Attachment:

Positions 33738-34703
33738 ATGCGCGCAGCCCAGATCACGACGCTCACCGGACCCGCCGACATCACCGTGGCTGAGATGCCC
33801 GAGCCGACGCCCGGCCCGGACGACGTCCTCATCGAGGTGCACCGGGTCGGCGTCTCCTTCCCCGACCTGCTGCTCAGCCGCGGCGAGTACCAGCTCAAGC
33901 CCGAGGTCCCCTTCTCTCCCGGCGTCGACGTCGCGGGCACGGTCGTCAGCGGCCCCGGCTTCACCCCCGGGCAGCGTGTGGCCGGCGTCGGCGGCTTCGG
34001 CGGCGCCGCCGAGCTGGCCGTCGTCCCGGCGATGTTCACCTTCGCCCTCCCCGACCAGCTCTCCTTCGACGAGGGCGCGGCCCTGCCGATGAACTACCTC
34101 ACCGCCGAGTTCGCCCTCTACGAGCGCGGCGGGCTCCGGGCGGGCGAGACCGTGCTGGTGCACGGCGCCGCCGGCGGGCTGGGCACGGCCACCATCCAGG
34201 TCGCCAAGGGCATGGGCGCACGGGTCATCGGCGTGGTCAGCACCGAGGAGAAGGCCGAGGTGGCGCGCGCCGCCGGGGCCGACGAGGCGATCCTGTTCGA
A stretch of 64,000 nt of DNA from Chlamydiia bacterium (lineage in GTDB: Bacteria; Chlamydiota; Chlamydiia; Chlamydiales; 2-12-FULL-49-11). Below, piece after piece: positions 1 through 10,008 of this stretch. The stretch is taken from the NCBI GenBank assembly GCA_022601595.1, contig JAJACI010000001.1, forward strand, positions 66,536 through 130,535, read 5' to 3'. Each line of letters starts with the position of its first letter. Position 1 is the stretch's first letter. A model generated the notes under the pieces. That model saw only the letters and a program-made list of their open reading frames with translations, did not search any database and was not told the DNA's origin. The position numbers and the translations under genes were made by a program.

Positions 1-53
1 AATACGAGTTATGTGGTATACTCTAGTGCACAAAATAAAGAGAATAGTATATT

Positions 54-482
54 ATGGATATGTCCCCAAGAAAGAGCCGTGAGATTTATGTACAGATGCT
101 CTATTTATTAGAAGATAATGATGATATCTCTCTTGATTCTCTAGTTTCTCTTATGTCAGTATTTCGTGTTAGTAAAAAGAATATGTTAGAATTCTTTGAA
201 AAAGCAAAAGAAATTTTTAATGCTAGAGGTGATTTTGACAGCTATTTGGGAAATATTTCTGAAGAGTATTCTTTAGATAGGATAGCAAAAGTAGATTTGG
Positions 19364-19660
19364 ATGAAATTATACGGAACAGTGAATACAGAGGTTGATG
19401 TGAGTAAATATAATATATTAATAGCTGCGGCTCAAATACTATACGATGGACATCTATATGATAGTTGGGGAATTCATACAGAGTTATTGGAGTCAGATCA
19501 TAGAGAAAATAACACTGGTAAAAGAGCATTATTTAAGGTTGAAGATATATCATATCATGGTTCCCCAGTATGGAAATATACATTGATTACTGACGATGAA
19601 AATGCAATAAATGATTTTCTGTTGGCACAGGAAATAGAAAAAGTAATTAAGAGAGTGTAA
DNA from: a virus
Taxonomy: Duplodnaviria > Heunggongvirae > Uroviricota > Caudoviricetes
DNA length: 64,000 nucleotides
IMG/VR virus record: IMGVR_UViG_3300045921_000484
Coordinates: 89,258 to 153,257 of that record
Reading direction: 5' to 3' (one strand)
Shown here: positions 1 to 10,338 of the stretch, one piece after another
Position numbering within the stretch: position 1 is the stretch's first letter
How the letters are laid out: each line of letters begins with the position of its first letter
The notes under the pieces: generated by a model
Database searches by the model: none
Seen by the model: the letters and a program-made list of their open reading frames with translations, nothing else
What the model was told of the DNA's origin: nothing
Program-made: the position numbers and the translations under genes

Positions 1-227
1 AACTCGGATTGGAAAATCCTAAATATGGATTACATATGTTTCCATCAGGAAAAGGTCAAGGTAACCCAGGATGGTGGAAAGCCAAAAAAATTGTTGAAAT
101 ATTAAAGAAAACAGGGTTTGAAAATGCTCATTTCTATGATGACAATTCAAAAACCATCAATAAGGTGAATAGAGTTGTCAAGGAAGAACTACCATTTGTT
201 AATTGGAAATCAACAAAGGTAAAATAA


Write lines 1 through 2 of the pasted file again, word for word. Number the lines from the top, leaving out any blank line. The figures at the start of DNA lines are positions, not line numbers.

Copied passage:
Positions 33738-34703
33738 ATGCGCGCAGCCCAGATCACGACGCTCACCGGACCCGCCGACATCACCGTGGCTGAGATGCCC